USC football progress report: It’s finally coming together for Isaiah Pola-Mao

Alicia de Artola/Reign of Troy
Alicia de Artola/Reign of Troy /

After beating his injury history, Isaiah Pola-Mao became one of USC football’s most reliable players. Can he be a star in 2020?

USC football’s defense comes into 2020 with something to prove after a troubling 2019 campaign.

Even so, there is warranted optimism on that side of the ball in part because of the many promising players returning. Isaiah Pola-Mao is one of them.

The redshirt junior safety is the latest player Reign of Troy is examining ahead of the new season, with an eye on what they’ve been and what they could become…

What USC got as a recruit:

Pola-Mao was one of two elite safety prospects USC added in the class of 2017, but he’s the only one still on the Trojans roster. Coming out of Phoenix, he ranked 113th nationally in the 247Sports composite and 15th among safeties.

As a relative of Troy Polamalu, his pedigree was particularly noteful for the Trojans, along with being well-regarded for his length at 6-foot-4.

What he’s accomplished:

Pola-Mao has managed to start just one season in three years with the USC football program, because of a series of misfortunes.

He was well on his way to competing as a true freshman, when his season was derailed by a fall camp shoulder injury. He had to undergo surgery and redshirted, returning in 2018 with fresh hopes of grabbing a starting role.

Indeed, the opportunity arrived quickly, as USC’s safety depth took a serious hit before the season. Pola-Mao’s debut was undoubtedly bright as he forced a fumble on the opening play against UNLV and led the team with seven tackles. Unfortunately, his first tackle against Stanford in Week 2 led to another season-ending shoulder injury.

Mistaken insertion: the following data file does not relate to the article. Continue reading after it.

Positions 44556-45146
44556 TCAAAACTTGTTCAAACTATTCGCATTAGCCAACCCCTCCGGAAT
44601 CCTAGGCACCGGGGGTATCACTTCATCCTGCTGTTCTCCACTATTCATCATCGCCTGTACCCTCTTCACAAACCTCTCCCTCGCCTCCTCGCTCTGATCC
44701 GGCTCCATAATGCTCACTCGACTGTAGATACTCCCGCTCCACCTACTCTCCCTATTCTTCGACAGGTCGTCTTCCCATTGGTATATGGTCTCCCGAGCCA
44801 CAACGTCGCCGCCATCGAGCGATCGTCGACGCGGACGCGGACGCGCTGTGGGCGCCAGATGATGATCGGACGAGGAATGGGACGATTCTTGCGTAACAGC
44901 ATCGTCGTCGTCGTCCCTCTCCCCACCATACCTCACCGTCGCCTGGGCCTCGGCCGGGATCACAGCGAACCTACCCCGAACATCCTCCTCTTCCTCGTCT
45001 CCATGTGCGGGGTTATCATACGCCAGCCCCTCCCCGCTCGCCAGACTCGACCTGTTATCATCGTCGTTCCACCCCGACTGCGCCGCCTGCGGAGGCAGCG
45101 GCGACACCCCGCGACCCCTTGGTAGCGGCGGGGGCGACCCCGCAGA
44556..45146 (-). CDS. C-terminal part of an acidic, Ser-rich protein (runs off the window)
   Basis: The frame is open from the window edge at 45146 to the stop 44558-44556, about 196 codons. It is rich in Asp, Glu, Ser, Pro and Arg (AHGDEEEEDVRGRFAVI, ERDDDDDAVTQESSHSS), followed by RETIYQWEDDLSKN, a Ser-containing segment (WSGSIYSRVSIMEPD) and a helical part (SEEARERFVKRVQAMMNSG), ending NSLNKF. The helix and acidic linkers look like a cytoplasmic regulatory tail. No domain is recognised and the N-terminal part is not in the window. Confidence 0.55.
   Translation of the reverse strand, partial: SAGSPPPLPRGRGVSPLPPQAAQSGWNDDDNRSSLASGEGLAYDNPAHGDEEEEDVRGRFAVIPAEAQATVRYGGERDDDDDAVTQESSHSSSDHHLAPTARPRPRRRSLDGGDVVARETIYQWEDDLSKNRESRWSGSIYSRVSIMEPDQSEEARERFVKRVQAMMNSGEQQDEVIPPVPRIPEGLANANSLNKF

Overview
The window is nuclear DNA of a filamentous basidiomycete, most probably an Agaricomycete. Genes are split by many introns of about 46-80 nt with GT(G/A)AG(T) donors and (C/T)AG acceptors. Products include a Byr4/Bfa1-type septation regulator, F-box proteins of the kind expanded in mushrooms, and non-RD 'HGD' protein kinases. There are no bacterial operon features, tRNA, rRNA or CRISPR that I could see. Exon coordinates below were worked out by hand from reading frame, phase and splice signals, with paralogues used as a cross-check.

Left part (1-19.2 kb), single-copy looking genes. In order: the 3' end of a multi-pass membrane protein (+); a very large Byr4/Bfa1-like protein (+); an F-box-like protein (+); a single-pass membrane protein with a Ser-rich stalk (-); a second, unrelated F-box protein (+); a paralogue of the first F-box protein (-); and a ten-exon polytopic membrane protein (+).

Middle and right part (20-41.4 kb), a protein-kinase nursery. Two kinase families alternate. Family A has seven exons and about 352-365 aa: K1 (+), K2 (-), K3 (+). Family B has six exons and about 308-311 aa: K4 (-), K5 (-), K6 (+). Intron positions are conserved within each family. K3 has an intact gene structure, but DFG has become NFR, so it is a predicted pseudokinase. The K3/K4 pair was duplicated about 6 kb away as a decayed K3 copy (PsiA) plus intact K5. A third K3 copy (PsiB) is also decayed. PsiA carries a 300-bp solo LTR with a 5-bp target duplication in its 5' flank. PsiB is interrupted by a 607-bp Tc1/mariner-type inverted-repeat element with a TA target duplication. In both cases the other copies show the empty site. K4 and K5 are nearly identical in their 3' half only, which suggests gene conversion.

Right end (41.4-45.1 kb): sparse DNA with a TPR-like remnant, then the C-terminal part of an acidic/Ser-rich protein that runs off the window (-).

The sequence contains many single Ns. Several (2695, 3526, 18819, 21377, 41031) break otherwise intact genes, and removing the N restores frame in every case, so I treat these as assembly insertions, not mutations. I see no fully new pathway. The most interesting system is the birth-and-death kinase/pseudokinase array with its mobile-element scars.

The third time was a charm for Pola-Mao, who made it through the 2019 offseason without any setbacks. He came in as a starter and left as one through 12 of 13 games, missing the first half against ASU because of a targeting ejection. In that time, he amassed a team-high four interceptions and 73 tackles, with 5.5 tackles for loss and 1.5 sacks.

What to expect in 2020:

It was great to finally see Pola-Mao healthy after so many false starts to his career. It’ll be even better if he can take a step up from where he was as a first-time starter.

Todd Orlando has a decent record utilizing safeties in his defense. DeShon Elliott was an All-American in 2017 while Caden Sterns was the Big 12 Defensive Freshman of the Year.

Talanoa Hufanga holds the starring role in USC’s secondary going into the season. Pola-Mao may not be able to surpass him in that, but he should at least shoot for All-Pac-12 honors now that he’s settled in. A 6-foot-4, 205-pound athlete like Pola-Mao has all the tools to make some waves in the conference.

Where he goes from here:

Pola-Mao will be eligible to leave for the NFL draft after the 2020 season. Making that jump would likely mean he put in a strong redshirt junior campaign, garnering conference honors and establishing himself as a critical figure in a much-improved defense.

Anything less than that simply doesn’t seem plausible to justify a departure.

When he does land in the NFL draft pool, Pola-Mao will have size and athleticism on his side. His early USC injury record could be a sticking point for teams.

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